Friday, July 28, 2006

It

Must be something in the water.

Helmut and Kevin have chosen oblique angles to do it, but they both take up the question of sponteneity in music.

Helmut:
Sometimes, in general, you listen to music and feel embarrassed. It's a kind of embarrassment that the musician hasn't hit it, whatever it is, and that you're there to witness the failing at it. This experience is made much worse by earnestness and certainty. I've heard plenty of live music like this - where I felt like bolting out of discomfort with the aural carnage. But you also know that moment when you've really heard it because it hits you hard in the ears, mind, and body.
Kevin:
It's all just pop music, really, and though there are a few pop stars who still attempt more elaborate projects, with mixed results (the aforementioned Joe Jackson comes to mind), your best pop is made by talented people who are not dumbing down their work by making 3-minute pop records (Joe again, most of the time). They instead work within the limitations of the form and come up with something novel, or fun, or new or perhaps even great.
It may be an ephemeral thing, impossible to define, but I don't think it is an accident. It is honesty, openness -- but it is also bloody hard work, discipline. I imagine there's some Zen principle at work here, in that the more you worry at a musical form, the more difficult it becomes, and the key that unlocks the door is Mindful abandonment of Effort.

I've had moments in my musical life (amateur, entirely, pathetically amateur!) when I've had it: Pick up a guitar, and something utterly new and never-before-heard comes flowing out of my fingers. But it's worth noting that those moments always come when I've been playing obsessively for days and weeks on end. Hard work leads to it. It will never come when I've laid the guitar by for a month -- which, I ruefully admit, happens much often than it should. After these hiatuses, I will pick up a guitar and know that it is far, far, far away.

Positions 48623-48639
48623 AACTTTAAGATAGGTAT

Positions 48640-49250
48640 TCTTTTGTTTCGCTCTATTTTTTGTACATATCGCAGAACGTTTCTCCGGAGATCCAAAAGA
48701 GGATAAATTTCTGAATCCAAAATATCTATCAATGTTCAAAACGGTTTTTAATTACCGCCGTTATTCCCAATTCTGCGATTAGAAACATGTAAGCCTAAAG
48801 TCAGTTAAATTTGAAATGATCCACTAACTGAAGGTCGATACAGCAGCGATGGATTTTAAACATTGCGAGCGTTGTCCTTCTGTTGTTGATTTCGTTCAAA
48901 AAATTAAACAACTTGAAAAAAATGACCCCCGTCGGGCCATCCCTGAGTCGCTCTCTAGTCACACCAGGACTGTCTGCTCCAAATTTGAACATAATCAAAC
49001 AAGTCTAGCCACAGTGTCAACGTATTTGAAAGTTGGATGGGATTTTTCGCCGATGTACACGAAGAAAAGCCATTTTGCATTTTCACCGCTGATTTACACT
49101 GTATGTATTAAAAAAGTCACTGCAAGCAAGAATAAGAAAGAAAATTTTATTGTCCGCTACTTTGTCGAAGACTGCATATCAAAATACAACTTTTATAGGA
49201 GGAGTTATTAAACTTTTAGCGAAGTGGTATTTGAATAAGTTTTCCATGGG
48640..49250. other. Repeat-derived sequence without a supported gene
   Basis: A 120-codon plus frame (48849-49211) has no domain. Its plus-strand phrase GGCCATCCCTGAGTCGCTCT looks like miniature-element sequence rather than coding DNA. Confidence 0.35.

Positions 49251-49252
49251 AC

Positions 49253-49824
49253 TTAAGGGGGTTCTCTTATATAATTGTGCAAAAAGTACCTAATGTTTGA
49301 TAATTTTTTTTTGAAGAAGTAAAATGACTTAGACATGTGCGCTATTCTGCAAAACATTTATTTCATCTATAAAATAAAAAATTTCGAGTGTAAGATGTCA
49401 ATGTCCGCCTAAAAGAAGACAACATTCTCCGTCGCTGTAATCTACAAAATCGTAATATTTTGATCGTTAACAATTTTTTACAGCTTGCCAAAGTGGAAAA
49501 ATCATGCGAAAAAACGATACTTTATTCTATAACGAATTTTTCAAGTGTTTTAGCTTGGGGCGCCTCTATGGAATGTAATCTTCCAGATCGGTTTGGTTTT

Hey: Helmut takes as his text a record by bluesman Robert Pete Williams. If you like roots music (and if you don't, I don't want to know you), there's an absolutely amazing treasure trove of hundreds of free downloads of everything from '20s piano blues to '30s Calypso waiting for you here. Go stuff it up your iPod. Don't say I don't turn you on to the Good Stuff. Thanks to Employee of the Month for the heads-up.

5 comments:

fgfdsg said...

Trust me mate, coming from a true amateur, your stuff sounds anything but.

Ronzoni Rigatoni said...

Yay yay yay. Thanx for the link, Nedsterino. I LOVE this shit. Cut my teeth on it. Was lissening to it when everybody else was buying Elvis back when Elvis meant something (pre-Army?). Ooooh! I gonna download download download tonight.

Kevin Wolf said...

I believe not one soul used the word sponteneity in the entire thread following my post. (Nor I in the post.)

Leave it to Neddie to cut to the quick.

If there's such a thing as a blog Editor At Large, you're it.

Will Divide said...

Having listened to a few Neil Young solos in my time, I can testify there is a very thin line between a great one and one that just takes up space until the song ends. The great thing about Shakey is that when he feels "It" so do you.

And Yr. Obt. Hmbl. Svt. spends a lot of time trying to lift licks from Jimmie Rodgers and The Mississippi Sheiks.

Devil's Rancher said...

I've always viewed IT as a window. Once in a while there's a freak for whom the thing is thrown wide open -- John Lennon, Kevin Gilbert, Mike Keneally, Andy Partridge-- but for us normal schmoes, most of the time, it's painted shut. Once in a while, there's a little crack and something flows in to us from out there whatever "there" may be. I don't pretend to know, though I've had brief glimpses, like the song I wrote entirely in my head, sitting in the library of my high school one afternoon, and presented to my then-band that evening, and which was finished, ready to perform an hour in. Or the time I was playing along with a 4-chord jazz progression,and suddenly I could see all the harmonic possibilities of all the chords all at once, like a flood of understanding, and then it went back away.

Or the time I was in the 7-11, getting ready to fill in the numbers on a pick-6 lottery ticket, when suddenly, I got a transmission from space "7, 13, 22..." and then the transmission stopped. Know what the first three numbers were in the drawing that night? Yup. I won three dollars. Thanks a fuck of a lot, G*d.